In the morning when she sat up and brushed her hair from her eyes, Shakre saw that he was awake, lying on his side, watching her. In the morning light his facial scars were more prominent. He looked much like a human, though his face was coarser in its features, his nose broad and flat, his eyes deep set below a thick brow. He was hairless, his scalp smooth except for some old scars. His ears were tiny, pressed into his head almost like an afterthought. His neck was as big around as his head, solid muscle joined to massive shoulders and a chest that bulged with more muscle. There didn’t look to be any fat on him, just layer after layer of muscle all the way down to his feet. Mindful of the violence which crouched within him, she made no move to approach him, only sat there with her hands in her lap and returned his gaze.
The clouds were thin and shredded by a brisk wind. The lake grumbled to itself. The Godstooth loomed over them like an aged grandfather about to fall. After a few minutes he sat up, then pushed himself to his feet, though it was with some difficulty. She wanted to help, but she sensed that he did not accept help easily, that it was likely only to enrage him, and she sat without moving while he grunted and levered himself upright. He looked down at her, his eyes a yellow-gold color, like a cat’s. He looked at the cloaks that lay in a pile around him, then at her.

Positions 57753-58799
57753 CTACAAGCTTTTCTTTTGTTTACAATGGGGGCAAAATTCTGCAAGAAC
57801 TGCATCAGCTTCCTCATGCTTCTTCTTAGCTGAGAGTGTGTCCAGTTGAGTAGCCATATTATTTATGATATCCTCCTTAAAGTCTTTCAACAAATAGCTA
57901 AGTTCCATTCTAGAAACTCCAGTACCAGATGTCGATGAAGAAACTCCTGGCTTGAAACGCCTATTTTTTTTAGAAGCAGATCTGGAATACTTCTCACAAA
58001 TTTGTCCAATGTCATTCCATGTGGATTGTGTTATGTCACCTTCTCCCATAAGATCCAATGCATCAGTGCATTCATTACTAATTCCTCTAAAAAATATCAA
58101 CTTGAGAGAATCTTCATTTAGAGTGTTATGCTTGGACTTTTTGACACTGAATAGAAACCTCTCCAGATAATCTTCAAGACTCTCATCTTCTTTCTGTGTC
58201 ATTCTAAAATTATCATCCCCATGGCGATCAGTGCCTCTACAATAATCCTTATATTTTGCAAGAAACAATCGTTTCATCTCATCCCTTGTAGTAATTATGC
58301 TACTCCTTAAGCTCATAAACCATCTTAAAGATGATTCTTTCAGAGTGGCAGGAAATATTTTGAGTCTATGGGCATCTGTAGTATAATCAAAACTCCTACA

“I am Shakre,” she said, pointing at herself. “I have come to help you.” Her words would mean nothing to him, but she thought the sound of her voice might.
He grunted and turned away from her to look at the fallen bodies of his foes and his great hands clenched. She followed his gaze and a small exclamation of surprise came from her.
The gray-cloaked man was gone.
She got to her feet and walked the few steps to where his body had lain. There were no tracks, no sign of the body walking or being dragged away. No sign of anyone approaching the body. It was simply gone. She shuddered and whispered a prayer for the man he had once been. Kasai owned that one, and Kasai did not easily give up what it had taken. She looked around and saw that the stone pot lying on its side, the lid off. There were marks by it, similar to what a snake would make, leading towards the Godstooth.
Excerpt from Landsend Plateau, book 2 of The Devastation Wars